3 in a row: Michigan basketball hangs on for 60-59 win over Michigan State
Melanie Maxwell | AnnArbor.com
This story has been updated.
For more than a decade, Michigan State controlled the local college basketball landscape.
But for now, anyway, it appears to be all Wolverines.
The 20th-ranked Michigan basketball team got a layup from Stu Douglass with 36.5 seconds to play Tuesday and a full-on defensive stop at the horn to secure its third straight victory over No. 9 Michigan State, 60-59, Tuesday at the Crisler Center.
"If you look in the past 10 or 12 years, it hasn't been much of a rivalry, they've been beating us pretty well," Michigan coach John Beilein said. "We're trying to win a Big Ten championship. And Michigan State is so good, and I admire them so much.
"But you've got to beat places you admire, you've got to do that to win a Big Ten championship."
The Wolverines' three-game winning streak in the series is their first since Michigan handed MSU five straight losses from 1996-98.
And as they've done for most of the season, the Wolverines relied heavily on their freshman point guard.
Trey Burke, who handed out the final assist to Douglass, led all scorers with 20 points, four rebounds and three assists to pace a Michigan (15-4, 5-2 Big Ten) team that was 23-for-45 shooting.
He played 37 minutes, won the head-up matchup with Michigan State sophomore Keith Appling and appeared, for most of the night, to be the best player on the floor.
"I knew I had to make big plays," Burke said. "One of my jobs was to just make big plays tonight and to get the team where we wanted every time down on offense.
"I can't say I was the best player out there, there were just times out there I knew I had to make big plays for my team."
Senior captain Zack Novak finished with 10 points, while Tim Hardaway Jr. added 10 on 3-of-9 shooting.
Michigan State was paced by Derrick Nix's 13 points. Appling finished with 10 points, five assists and four turnovers.
"I had to play Keith Appling so many minutes that by the end he was just walking on his knees," Michigan State coach Tom Izzo said. "I thought Michigan did some good things, they came out with a different lineup, and that helped them get off to a good start.
"When you're on the road, at your rival, come all the way back (to take a lead), have a chance to win the damn thing and don't do it at the end — that was really disappointing."
After playing one of its more efficient opening halves of the season, Michigan found itself up seven at the break and appeared to take control of the game early in the second.
Hardaway opened the half with a driving slam before Burke capped a 7-0 Michigan burst with a 3-pointer, making it 47-36 Wolverines and sending the sellout Crisler Center crowd into a frenzy with 12:17 to go in the game.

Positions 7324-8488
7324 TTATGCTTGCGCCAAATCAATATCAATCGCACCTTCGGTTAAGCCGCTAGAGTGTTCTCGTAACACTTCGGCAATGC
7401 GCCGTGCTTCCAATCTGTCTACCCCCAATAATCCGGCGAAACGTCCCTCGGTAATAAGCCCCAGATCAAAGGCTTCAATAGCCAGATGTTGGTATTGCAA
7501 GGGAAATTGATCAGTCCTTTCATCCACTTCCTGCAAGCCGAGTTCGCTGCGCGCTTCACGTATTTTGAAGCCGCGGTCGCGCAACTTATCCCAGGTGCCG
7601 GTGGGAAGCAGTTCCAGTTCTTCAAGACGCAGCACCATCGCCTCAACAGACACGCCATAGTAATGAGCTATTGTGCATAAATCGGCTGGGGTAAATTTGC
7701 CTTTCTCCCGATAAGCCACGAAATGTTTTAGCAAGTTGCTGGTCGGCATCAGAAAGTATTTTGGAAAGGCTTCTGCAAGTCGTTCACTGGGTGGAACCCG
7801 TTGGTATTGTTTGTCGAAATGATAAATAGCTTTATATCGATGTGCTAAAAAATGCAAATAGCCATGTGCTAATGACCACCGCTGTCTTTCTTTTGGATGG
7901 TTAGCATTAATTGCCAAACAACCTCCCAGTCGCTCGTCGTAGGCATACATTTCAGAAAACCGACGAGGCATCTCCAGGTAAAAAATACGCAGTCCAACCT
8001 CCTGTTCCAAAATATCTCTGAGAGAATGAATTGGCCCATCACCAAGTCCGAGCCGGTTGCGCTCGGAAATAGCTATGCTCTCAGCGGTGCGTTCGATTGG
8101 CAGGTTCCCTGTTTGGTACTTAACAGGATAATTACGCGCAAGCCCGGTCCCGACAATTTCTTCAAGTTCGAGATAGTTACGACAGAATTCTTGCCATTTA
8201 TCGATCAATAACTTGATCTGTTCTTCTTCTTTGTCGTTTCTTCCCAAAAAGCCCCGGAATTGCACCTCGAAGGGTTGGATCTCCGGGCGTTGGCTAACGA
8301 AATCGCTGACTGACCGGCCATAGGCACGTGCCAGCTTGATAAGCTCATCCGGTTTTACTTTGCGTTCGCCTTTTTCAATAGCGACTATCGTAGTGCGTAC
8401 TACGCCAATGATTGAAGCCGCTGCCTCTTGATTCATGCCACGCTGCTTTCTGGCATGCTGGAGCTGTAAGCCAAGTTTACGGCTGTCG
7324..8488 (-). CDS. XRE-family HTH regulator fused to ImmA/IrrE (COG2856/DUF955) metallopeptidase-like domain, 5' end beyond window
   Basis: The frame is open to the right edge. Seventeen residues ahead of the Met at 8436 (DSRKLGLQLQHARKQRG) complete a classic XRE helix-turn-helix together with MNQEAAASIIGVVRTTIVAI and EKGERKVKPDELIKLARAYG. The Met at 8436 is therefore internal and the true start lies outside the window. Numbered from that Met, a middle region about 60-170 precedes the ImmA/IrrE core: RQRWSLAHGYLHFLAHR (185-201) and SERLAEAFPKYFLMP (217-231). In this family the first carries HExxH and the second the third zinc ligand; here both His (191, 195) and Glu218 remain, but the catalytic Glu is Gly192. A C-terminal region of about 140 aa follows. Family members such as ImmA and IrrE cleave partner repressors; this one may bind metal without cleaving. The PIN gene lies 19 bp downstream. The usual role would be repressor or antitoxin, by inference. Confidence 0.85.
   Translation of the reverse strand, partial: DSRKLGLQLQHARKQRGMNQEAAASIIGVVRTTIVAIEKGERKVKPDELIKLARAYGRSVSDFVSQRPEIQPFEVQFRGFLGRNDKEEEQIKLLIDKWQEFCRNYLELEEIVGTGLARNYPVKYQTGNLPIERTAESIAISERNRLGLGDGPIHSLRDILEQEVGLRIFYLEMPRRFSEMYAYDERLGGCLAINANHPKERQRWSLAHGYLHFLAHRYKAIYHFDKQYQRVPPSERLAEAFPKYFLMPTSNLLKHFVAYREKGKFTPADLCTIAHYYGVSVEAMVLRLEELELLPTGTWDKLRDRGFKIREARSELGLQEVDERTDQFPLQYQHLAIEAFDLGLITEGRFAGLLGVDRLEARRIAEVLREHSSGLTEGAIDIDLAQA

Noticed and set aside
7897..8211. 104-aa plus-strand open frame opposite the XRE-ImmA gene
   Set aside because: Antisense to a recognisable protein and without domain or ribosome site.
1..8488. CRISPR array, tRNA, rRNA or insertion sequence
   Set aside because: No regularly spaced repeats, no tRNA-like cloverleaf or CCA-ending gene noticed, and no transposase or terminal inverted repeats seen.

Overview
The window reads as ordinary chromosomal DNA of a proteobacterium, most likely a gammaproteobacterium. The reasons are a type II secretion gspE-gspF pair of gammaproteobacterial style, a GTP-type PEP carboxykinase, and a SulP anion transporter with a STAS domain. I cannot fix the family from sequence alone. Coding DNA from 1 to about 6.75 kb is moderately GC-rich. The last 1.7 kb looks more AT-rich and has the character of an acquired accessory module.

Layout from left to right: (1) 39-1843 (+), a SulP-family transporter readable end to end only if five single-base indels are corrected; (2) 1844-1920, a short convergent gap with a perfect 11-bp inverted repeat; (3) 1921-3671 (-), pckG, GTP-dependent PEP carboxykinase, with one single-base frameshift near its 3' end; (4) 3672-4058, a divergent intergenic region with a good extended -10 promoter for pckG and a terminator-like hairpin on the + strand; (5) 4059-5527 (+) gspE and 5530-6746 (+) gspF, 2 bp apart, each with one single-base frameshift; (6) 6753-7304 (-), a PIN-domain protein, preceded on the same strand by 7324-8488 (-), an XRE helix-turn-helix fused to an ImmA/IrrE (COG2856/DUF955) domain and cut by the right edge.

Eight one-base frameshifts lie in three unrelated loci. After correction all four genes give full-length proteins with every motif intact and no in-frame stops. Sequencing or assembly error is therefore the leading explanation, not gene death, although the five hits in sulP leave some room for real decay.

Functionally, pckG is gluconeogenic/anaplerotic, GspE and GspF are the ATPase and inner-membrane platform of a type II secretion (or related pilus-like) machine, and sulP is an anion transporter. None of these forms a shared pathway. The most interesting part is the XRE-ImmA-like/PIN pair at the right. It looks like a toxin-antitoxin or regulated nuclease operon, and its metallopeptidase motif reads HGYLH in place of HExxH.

The Spartans, though, were far from dead.
Michigan State ripped off an 8-0 answer, moving within three after a Brandon Wood triple three minutes later.
The Wolverines answered with a jumper from Novak, but couldn't stop the bleeding, as Michigan State got a three-point play from Nix and a quick triple from Brandan Kearney, giving the Spartans their first lead of the game at 50-49 with 6:44 to play.
Michigan State, which ran its run as high as 16-2, eventually led by as many as four after another inside bucket from Nix made it 57-53.
The Wolverines made their final charge from there, though, getting a driving layup from Hardaway to make it a one-point game with 2:19 to play.
And after Burke collected an Appling miss with less than a minute to play, the freshman point guard raced toward the other end of the floor, finding Douglass underneath for an uncontested layup, making it 60-59 Michigan with 36.5 to go.
The Spartans had one final chance, but Michigan was able to defend for the full length of the shot clock, eventually forcing a missed runner from Green at the horn and sending the Wolverines into a mob-style celebration at midcourt.
"I had no idea (what happened)," Douglass said. "I thought (the shot clock buzzer went off), Zack started running toward the middle and everybody was screaming, I was like 'what are you guys doing, grab the ball.'
"But the game was over. It feels good."
Douglass, who started for the first time since Michigan's season opener, finished with nine points.
Michigan State out-rebounded Michigan, 31-18, but the Wolverines forced 14 Spartan turnovers.
Entering Tuesday's game, Izzo made headlines by declaring he had great respect for Michigan, but liked nothing about the school in Ann Arbor.
Beilein, meanwhile, was far less vocal, explaining how beating Michigan State was simply something his club needed to do.
But that doesn't mean the rivalry means anything less to him and his program.
On the contrary.
"This is simple," Beilein said. "If it means so much, to so many people, then it means a lot to me."
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